Legitimate reporting on sports events by newspaper media was exempt from the act. Similarly it was permissible to transmit messages for betting from one state to another as long as the betting activity was legal in both the states.
The Federal Wire Act was written at a time when telephones with physical wire lines represented the major avenue for interstate communication. Also, horse-race betting was the most prevalent form of illegal gambling. Attorney General Kennedy’s testimony to Congress on the bill mentioned only sports and race betting. Since 1961, telephones have used wireless signals, and there are also other forms of satellite communication signals.  The Internet is replacing the telephone for many communicators. Moreover, the Internet carries many kinds of wagering activity in addition to bets on races and sports events. The imprecise fit of the act to current gaming forms has necessitated discussion regarding new legislation to clarify the application of the law. A bill sponsored by Senator Jon Kyle of Arizona won approval in the U. S. Senate but had not come to a floor vote in the House of Representatives as of the end of the 2000 session. That bill would make all gambling on the Internet illegal. Amendments were added to make exceptions for legal race betting and lottery organizations. The bill would give the Department of Justice and the Federal Trade Commission power to enforce the law.

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In the early days of the republic, gambling policy was considered the prerogative of state governments. The new government was structured to be one of delegated powers. The government of the constitution was created by “We the People”, and officials of the government were empowered to make policy only in the areas designated by the “People.” Congress was delegated certain powers in Article I, Section 8, and nowhere on the list were powers to regulate gambling activity. Moreover, the 10th Amendment of the U.S. Constitution specifically reserves the “powers not delegated to the United States… [nor] prohibited” to the states to the “States, respectively, or to the people”. Accordingly, the federal government stayed away from gambling for nearly a century – that is, except for the few lotteries actually run by the government or authorized by the government. Congress was empowered to raise money.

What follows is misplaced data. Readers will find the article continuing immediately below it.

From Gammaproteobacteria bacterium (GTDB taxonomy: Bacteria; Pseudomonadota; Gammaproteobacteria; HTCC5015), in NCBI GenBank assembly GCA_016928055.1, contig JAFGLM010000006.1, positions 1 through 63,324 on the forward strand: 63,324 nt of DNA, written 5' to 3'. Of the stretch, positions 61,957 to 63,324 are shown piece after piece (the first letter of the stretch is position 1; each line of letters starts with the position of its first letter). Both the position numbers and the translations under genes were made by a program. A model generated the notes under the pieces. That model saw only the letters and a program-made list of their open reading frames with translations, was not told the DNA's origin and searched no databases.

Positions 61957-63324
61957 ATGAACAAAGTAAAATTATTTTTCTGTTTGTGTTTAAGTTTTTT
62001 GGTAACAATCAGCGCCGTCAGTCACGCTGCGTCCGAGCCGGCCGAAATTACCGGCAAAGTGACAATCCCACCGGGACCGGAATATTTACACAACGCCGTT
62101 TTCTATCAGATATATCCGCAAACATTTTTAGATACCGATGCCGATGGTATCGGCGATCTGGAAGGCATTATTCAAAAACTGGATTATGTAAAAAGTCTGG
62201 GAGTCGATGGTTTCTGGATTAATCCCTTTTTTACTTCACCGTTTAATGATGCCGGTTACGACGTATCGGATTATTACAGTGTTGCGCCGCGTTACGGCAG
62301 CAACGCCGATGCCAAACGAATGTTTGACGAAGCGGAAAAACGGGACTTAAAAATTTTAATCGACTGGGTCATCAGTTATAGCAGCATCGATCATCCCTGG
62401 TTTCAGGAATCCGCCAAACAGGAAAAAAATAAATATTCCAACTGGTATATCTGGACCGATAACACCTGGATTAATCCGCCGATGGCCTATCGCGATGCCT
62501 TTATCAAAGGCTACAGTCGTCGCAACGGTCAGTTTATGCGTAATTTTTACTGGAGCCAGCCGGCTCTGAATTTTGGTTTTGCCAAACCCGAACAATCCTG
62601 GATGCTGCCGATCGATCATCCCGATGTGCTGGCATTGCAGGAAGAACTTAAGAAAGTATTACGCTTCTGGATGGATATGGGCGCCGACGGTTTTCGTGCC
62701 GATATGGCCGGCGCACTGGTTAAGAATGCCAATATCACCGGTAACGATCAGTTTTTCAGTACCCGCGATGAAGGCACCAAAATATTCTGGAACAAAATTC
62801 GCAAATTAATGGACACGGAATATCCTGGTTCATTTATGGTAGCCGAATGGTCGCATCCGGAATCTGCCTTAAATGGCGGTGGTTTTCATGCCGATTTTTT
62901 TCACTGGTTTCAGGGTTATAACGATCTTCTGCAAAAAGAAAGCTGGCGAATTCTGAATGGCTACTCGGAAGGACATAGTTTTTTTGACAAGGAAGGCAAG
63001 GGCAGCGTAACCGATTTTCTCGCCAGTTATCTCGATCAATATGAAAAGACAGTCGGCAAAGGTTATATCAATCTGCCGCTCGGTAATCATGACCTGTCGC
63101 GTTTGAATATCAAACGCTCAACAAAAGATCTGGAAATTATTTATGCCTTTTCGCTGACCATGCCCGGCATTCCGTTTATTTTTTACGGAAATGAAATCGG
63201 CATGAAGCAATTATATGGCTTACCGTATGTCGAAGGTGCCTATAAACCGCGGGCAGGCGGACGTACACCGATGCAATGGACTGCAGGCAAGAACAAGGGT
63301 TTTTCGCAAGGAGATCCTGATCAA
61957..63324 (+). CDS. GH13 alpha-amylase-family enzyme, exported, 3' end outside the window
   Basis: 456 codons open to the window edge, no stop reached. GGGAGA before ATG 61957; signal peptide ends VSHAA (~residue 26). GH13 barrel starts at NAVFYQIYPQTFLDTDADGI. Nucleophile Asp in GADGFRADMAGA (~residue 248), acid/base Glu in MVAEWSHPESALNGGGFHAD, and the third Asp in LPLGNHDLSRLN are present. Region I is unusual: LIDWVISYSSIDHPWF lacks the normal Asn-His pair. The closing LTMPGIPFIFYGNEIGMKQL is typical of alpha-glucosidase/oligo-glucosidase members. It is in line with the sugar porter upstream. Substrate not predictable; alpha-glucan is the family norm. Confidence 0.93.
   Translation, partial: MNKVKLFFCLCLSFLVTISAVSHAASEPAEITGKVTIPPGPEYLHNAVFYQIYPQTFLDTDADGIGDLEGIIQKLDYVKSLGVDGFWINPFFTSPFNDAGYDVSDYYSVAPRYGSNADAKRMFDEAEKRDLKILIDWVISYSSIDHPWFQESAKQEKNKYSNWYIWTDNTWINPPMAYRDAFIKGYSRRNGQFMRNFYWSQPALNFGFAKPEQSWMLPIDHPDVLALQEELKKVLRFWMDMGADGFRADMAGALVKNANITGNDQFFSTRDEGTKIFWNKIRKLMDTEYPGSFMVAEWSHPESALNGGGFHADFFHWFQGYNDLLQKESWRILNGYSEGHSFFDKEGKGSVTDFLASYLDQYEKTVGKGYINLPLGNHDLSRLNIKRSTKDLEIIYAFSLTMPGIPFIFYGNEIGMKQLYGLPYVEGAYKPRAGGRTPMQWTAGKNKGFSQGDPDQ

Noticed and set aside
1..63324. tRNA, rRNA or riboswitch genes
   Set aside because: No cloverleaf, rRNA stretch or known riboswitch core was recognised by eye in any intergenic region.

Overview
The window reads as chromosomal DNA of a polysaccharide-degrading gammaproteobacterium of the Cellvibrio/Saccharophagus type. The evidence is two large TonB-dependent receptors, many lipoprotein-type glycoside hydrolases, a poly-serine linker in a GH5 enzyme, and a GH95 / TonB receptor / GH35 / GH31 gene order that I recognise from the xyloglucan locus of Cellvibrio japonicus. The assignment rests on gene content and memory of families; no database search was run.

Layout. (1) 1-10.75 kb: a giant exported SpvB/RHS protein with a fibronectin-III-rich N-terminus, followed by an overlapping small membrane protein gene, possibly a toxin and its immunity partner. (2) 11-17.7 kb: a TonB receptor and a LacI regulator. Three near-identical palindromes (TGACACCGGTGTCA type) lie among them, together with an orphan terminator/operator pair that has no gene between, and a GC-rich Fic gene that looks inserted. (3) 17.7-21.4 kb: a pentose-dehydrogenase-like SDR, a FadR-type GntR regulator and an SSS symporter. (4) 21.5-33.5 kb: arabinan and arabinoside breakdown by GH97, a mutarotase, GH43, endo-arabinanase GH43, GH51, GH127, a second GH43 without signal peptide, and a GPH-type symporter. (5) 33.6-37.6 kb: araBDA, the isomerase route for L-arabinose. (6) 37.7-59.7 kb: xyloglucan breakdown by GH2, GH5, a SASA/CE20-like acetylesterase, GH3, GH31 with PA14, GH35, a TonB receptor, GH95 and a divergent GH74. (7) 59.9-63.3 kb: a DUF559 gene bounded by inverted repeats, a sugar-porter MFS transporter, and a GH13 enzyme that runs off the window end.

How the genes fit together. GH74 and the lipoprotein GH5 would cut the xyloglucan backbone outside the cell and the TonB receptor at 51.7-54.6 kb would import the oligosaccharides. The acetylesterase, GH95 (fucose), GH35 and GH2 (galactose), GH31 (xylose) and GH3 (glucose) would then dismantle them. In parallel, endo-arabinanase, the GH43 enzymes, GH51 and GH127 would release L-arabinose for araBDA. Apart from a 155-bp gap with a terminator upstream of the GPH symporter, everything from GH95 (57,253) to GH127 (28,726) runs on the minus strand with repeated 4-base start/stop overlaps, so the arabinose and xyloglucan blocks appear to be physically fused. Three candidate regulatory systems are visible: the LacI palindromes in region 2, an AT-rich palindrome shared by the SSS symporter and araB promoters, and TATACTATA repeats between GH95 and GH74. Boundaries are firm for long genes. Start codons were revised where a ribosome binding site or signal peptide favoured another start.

Congress was also given the power to “establish post offices” and to “regulate commerce… among the several States”. Congress turned to these powers when concerns were raised, first about illegal lotteries, and then about the legal but disrespected Louisiana lottery. In 1872, the use of the mails was denied to illegal lotteries. This was followed by a series of laws aimed at curbing the interstate activities of the Louisiana Lottery.
On 19 July 1876, President Grant signed an act that provided legal sanctions against persons using the mails to circulate advertising for lotteries through the mails (44th Congress, Chapter 186). On 2 September 1890, an act was signed, proscribing any advertisements in newspapers for lotteries. (51st Congress, Chapter 980). The Louisiana Lottery managers saw a loophole in these antilottery laws, and they moved their operations to Honduras. They were only a few years ahead of the law, however. On 27 August 1894 (53d Congress, Chapter 349), legislation was passed prohibiting the importation “into the United States from any foreign country… [of] any lottery ticket or any advertisement of any lottery.” All such articles would be seized and forfeited. Penalties of fines up to $5,000 and prison time of up to ten years, or both, would be assessed against violators. The next year (2 March 1895; 53d Congress, Chapter 191), Congress passed an act for the suppression of all lottery traffic through national and interstate commerce. Very specifically, the mails could not be used by lotteries to promote their interests.